DDR and Enfish Can’t Save Software Fault Recovery Claims

Claims directed to “software fault recovery” are patent-ineligible under 35 U.S.C § 101, said the court in Atticus Research Corp. v. MMSoft Design Ltd., No. 4:17-CV-3387 (S.D. Texas Sept. 6, 2018), granting a Rule 12(b)(6) motion to dismiss allegations that claims of U.S. Patent No. 6,567,937 were infringed.  The court agreed with the defendant that the claims were directed to the unpatentable abstract idea, under the Alice/Mayo test, of taking a corrective default action if a remote user does not specify otherwise within a period of time. Claim 16 of the ’937 patent recites: 16. A program storage device, readable by a computer processor, comprising: instructions stored on the program storage device for causing the computer processor to determine a state of a process executing on the computer processor; transmit a first signal to a remote device if the process is in a first state indicative of a fault condition; initiate a first software fault recovery action to correct the fault condition in accordance with a second signal, the second signal received in response to the first signal; and initiate a second software fault recovery action if the second signal is not received within a specified time period. Under part one of… Read More »DDR and Enfish Can’t Save Software Fault Recovery Claims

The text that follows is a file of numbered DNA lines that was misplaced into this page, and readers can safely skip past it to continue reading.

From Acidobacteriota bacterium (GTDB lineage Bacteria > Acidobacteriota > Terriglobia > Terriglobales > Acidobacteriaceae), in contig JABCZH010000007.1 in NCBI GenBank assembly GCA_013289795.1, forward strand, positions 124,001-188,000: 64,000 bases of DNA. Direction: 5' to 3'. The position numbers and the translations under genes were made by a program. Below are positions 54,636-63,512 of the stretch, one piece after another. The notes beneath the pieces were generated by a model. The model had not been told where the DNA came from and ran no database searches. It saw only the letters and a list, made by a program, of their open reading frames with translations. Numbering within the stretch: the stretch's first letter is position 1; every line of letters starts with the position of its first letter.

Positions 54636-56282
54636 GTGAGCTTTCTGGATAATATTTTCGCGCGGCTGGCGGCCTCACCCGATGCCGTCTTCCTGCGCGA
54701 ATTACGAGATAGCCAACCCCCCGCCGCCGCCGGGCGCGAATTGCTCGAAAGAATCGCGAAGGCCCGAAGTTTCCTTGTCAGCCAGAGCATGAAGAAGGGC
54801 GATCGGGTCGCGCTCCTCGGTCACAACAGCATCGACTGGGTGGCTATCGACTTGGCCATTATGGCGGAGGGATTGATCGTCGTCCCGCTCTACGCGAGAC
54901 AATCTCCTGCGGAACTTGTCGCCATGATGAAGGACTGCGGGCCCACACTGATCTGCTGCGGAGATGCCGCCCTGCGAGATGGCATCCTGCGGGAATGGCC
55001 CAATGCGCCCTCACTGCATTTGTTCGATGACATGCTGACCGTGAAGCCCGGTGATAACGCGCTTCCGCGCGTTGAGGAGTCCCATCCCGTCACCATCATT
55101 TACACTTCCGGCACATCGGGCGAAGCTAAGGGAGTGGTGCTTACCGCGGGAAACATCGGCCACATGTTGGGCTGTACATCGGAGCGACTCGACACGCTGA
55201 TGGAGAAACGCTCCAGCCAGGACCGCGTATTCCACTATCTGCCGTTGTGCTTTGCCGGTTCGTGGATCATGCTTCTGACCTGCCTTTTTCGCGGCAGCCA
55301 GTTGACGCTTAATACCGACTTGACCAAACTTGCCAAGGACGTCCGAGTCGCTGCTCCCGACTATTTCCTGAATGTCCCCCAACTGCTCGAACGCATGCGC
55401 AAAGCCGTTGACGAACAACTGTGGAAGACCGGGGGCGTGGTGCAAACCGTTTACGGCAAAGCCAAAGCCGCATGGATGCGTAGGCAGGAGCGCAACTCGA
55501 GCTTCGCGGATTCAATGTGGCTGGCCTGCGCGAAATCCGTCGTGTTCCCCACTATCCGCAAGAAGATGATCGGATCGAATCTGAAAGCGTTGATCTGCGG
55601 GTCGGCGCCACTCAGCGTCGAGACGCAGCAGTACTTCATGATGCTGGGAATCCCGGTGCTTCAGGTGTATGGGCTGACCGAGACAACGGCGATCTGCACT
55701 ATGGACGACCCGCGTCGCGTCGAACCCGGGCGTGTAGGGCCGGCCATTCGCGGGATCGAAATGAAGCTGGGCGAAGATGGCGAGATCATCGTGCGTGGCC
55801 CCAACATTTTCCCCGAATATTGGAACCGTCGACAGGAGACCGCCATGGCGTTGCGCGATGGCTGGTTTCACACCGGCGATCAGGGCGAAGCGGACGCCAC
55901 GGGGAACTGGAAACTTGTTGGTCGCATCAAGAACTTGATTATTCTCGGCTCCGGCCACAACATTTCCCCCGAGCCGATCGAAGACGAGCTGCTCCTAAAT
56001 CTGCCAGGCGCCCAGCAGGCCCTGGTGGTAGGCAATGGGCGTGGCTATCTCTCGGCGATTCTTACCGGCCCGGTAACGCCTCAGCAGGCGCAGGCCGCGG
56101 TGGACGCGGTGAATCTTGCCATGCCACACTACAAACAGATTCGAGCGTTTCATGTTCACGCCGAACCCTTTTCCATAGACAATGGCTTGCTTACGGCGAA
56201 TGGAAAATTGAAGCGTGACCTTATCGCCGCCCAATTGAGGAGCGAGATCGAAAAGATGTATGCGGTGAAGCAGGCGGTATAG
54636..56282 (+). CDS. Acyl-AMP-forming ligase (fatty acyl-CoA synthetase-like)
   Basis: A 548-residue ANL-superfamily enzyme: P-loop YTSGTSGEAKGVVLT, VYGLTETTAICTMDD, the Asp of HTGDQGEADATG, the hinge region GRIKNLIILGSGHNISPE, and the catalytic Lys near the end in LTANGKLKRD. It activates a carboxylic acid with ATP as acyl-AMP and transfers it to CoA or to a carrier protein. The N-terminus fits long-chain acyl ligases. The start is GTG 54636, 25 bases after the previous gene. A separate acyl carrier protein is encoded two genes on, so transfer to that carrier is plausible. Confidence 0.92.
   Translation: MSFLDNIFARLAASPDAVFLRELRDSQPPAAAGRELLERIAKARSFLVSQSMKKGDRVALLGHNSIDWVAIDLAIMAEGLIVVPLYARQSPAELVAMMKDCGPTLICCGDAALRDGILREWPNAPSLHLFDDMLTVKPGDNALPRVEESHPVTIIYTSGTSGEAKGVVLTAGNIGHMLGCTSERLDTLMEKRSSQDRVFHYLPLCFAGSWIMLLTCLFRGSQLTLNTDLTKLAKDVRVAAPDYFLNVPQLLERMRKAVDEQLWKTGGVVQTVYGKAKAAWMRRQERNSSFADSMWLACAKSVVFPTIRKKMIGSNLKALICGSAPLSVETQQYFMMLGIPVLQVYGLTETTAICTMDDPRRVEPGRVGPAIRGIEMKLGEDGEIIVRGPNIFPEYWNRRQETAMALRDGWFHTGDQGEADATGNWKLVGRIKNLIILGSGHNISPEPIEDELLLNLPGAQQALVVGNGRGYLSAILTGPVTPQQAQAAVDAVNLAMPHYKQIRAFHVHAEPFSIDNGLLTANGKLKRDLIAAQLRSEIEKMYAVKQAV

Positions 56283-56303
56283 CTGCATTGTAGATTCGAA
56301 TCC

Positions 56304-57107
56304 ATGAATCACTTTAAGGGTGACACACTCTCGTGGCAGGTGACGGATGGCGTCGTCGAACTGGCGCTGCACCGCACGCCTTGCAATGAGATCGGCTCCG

The Federal Circuit on Claim Construction and Indefiniteness

In the recent case Intellectual Ventures I LLC v. T-Mobile USA, Inc., the Federal Circuit overturned a district court’s claim construction for reading in a limitation and upheld the district court’s invalidation for indefiniteness for including a subjective term. Claim Construction Intellectual Ventures is a patent assertion entity with an extensive portfolio, from agriculture and construction to nanotechnology and—relevant here—communications. This case began with IV suing wireless carrier T-Mobile in the District of Delaware, one of the busiest patent venues, for infringing U.S. Patent No. 6,640,248. The ’248 patent covers a way of allocating bandwidth for software applications to transmit over a packet-switched network, such as the internet. The claims are directed to a resource allocator that divvies out bandwidth according to which application is making the request. Here is claim 1: 1. An application aware, quality of service (QoS) sensitive, media access control (MAC) layer comprising: an application-aware resource allocator at the MAC layer, wherein said resource allocator allocates bandwidth resource to an internet protocol (IP) flow associated with a software application of a user based on IP QoS requirements of said software application, wherein said resource allocator allocates said bandwidth resource in a packet centric manner that is not… Read More »The Federal Circuit on Claim Construction and Indefiniteness